|Trade and Peace Revisited
|Department of Economics, Sejong University, South Korea
Kyeongbae Kim ,Email: email@example.com
|Copyright ©2023 Journal of Economic Integration
The existing literature on trade and peace has not definitively established whether bilateral trade reduces the probability of militarized conflict. While estimated effects remain highly sensitive to empirical specifications, a commonly overlooked aspect within this literature is the insufficient consideration of potential heterogeneous relationships across country pairs and the temporal dependence of conflicts. In this paper, we present supportive evidence of the pacifying effect of trade when both heterogeneity and temporal dependence are simultaneously taken into account. By applying the Arellano-Bond model to datasets from Keshk, Pollins, and Reuveny (2004) and Hegre, Oneal, and Russett (2010), which respectively indicated no and negative effects of trade on conflict, we find that bilateral trade significantly reduces the likelihood of conflict in both datasets. This finding adds further support to liberal claims regarding the interconnected nature of economic interdependence and conflict.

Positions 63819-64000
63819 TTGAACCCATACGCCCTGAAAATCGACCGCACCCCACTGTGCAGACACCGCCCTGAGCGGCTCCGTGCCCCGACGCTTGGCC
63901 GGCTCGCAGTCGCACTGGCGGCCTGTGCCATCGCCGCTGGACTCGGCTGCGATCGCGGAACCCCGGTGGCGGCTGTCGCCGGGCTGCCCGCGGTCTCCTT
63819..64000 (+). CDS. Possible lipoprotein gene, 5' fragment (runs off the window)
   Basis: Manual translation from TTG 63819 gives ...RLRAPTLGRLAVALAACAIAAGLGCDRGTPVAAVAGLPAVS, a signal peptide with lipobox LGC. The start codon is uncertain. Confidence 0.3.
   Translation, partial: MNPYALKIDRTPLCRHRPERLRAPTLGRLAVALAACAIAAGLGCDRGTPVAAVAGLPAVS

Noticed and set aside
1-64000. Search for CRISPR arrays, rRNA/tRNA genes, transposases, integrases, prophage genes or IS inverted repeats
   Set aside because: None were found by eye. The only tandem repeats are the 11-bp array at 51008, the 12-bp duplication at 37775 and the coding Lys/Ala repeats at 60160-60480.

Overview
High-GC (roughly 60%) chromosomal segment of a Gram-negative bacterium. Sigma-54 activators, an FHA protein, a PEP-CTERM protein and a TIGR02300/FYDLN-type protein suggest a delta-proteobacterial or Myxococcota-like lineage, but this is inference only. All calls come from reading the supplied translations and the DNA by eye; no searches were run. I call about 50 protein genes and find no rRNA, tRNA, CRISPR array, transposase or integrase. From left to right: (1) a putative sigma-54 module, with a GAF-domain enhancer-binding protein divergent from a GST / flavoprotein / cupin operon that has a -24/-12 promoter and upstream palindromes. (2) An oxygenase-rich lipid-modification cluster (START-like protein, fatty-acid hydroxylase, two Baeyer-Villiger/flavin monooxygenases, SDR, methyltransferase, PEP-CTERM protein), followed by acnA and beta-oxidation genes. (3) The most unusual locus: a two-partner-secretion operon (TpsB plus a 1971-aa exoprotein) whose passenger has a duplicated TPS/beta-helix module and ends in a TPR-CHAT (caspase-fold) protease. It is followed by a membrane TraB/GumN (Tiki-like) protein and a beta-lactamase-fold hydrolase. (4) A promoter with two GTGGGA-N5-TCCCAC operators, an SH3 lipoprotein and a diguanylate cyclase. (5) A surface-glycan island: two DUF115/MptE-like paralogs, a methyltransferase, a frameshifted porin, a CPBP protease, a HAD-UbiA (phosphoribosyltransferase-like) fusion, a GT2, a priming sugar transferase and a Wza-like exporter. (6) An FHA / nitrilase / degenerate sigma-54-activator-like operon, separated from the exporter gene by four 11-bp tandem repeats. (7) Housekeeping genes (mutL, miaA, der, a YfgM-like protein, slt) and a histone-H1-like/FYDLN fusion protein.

F51: International Conflicts; Negotiations; Sanctions
trade | peace | militarized conflict | dynamic panel